Katriona Ormiston-Rees, senior planner at Savills Oxford, sees potential benefits in the rise of sub-regional planning.
Structure plans of the 20th Century morphed into regional planning of the nineties and noughties, before strategic planning as we knew it was dismantled in favour of localism.
What is left between local and national frameworks is a very different entity termed the ‘sub-region’. And it has been on the rise.
While the abolition of regional planning created a gulf between local and national levels, a more subtle and more complicated system of soft space governance within the sub-regions has enabled a progressive and flexible way of strategic planning.
Networks of actors such as Local Enterprise Partnerships and cross-boundary partnerships, such as the Oxfordshire Growth Board, have been breaking out of traditional boundaries to consider, for example, housing requirements and commuting networks which stretch further afield than local authority borders.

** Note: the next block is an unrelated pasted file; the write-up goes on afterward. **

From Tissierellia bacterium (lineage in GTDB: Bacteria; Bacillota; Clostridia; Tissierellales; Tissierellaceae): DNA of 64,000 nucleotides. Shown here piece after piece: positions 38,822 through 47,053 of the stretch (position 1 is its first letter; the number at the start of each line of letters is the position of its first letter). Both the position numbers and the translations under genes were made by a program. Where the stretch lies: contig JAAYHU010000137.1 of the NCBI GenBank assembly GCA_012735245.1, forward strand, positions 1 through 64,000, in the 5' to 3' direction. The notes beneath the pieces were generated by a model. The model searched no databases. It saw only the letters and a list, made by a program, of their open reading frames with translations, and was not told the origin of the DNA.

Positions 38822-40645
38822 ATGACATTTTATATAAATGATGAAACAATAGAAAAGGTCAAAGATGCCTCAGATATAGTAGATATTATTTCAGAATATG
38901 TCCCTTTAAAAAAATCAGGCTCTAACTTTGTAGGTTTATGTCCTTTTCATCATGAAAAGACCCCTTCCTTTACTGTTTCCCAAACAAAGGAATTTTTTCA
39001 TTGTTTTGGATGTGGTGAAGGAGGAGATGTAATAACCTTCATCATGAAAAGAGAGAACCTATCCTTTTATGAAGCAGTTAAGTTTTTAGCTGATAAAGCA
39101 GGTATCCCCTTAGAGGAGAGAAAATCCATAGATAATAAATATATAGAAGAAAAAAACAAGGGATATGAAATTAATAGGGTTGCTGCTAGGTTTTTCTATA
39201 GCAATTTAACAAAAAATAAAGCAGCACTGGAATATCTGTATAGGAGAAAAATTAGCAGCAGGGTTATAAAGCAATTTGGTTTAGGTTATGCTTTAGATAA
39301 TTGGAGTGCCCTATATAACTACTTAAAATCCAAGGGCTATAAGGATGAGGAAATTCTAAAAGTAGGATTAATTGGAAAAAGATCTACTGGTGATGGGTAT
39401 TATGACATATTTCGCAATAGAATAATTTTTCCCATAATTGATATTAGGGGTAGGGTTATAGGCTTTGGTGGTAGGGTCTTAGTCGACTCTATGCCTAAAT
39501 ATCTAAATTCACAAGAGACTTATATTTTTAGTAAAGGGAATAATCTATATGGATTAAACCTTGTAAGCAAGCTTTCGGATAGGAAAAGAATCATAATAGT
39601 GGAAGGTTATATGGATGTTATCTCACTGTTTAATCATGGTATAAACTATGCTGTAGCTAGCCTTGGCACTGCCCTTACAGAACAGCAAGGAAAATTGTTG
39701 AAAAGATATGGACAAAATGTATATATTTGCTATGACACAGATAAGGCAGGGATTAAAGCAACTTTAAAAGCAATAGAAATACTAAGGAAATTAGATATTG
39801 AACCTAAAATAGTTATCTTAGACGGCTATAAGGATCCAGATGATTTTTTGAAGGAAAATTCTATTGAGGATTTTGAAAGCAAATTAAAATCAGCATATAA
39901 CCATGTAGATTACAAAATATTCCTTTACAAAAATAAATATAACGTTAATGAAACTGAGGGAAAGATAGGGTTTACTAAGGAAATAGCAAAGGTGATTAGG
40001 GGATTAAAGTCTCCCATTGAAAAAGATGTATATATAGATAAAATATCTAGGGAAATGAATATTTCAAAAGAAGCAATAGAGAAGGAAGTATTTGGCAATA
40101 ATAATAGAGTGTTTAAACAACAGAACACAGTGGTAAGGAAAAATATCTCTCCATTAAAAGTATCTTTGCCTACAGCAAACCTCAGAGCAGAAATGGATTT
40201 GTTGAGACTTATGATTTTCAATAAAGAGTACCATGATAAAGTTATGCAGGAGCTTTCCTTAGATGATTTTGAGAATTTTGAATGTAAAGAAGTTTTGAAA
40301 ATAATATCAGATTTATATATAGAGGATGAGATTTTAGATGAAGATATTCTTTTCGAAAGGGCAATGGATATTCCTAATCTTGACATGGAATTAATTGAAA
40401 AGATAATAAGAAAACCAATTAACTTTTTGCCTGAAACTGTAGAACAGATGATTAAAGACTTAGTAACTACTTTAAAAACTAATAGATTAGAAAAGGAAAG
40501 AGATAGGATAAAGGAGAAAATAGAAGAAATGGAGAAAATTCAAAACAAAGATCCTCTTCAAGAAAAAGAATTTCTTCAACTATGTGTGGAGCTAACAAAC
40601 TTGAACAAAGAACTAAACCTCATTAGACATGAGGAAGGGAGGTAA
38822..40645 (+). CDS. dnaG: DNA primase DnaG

These actors have the freedom to think more creatively while harbouring market-oriented competition to promote economic growth. The Oxford-Cambridge Arc Economic Prospectus could be seen as one example.
What will be interesting to track is how this somewhat disordered sub-region may be ordered in the forthcoming Planning White Paper reforms.
The absence of the duty to cooperate within the Planning White Paper has been noted and it must be acknowledged that the effectiveness of the duty to cooperate has been patchy at best.
Sub-regional planning would be an appropriate geography to determine housing distribution and allocate other types of development between local authority areas. The preparation of joint plans, for example, is often an efficient use of resources, avoids repetition of policies and encourages positive planning outcomes.
The Oxfordshire Growth Board perhaps represents a good model for cooperation in the wake of the duty to cooperate. There could be an opportunity, through reform, to formalise the kind of sub-regional planning we are seeing growing organically, resulting in fewer but more comprehensive Local Plans.
Timing for implementation of the Government’s planning reforms are unclear with the potential for updated policy and guidance ahead of new legislation. Those planning for development in the Thames Valley will be watching this with interest.
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